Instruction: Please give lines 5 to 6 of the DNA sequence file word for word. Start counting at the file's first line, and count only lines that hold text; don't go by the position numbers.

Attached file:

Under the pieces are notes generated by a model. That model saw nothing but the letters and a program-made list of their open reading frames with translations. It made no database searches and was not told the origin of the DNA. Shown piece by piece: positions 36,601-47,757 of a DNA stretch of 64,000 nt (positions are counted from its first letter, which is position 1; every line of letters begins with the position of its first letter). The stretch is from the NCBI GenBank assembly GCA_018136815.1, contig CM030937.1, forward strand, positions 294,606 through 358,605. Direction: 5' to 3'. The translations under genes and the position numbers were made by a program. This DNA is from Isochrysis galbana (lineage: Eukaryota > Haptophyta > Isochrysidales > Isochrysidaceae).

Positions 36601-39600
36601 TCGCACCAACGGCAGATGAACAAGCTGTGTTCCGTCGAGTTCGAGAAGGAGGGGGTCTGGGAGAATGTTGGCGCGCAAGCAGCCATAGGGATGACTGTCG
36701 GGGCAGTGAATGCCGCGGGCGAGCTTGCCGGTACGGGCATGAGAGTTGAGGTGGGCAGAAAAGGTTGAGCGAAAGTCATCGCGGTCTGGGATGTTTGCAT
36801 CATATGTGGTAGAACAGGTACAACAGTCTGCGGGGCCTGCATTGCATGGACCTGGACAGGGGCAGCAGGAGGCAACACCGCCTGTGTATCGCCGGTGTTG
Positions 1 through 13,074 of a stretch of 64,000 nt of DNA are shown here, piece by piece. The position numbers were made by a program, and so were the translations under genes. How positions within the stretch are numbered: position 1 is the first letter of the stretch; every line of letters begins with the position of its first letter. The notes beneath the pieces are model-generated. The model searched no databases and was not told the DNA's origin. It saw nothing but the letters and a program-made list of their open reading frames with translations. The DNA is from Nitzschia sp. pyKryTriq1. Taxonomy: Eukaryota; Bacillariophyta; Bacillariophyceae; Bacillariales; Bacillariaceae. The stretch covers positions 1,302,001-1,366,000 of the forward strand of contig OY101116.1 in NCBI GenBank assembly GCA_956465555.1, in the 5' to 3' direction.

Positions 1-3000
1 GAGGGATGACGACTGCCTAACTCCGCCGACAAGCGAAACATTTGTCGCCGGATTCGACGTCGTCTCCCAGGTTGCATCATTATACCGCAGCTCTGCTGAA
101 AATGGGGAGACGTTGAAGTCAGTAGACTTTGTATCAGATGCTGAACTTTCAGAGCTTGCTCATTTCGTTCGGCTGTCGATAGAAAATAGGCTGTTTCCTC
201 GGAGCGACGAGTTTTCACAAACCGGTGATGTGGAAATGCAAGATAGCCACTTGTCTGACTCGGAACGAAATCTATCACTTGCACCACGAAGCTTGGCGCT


36801 CATATGTGGTAGAACAGGTACAACAGTCTGCGGGGCCTGCATTGCATGGACCTGGACAGGGGCAGCAGGAGGCAACACCGCCTGTGTATCGCCGGTGTTG
Positions 1 through 13,074 of a stretch of 64,000 nt of DNA are shown here, piece by piece. The position numbers were made by a program, and so were the translations under genes. How positions within the stretch are numbered: position 1 is the first letter of the stretch; every line of letters begins with the position of its first letter. The notes beneath the pieces are model-generated. The model searched no databases and was not told the DNA's origin. It saw nothing but the letters and a program-made list of their open reading frames with translations. The DNA is from Nitzschia sp. pyKryTriq1. Taxonomy: Eukaryota; Bacillariophyta; Bacillariophyceae; Bacillariales; Bacillariaceae. The stretch covers positions 1,302,001-1,366,000 of the forward strand of contig OY101116.1 in NCBI GenBank assembly GCA_956465555.1, in the 5' to 3' direction.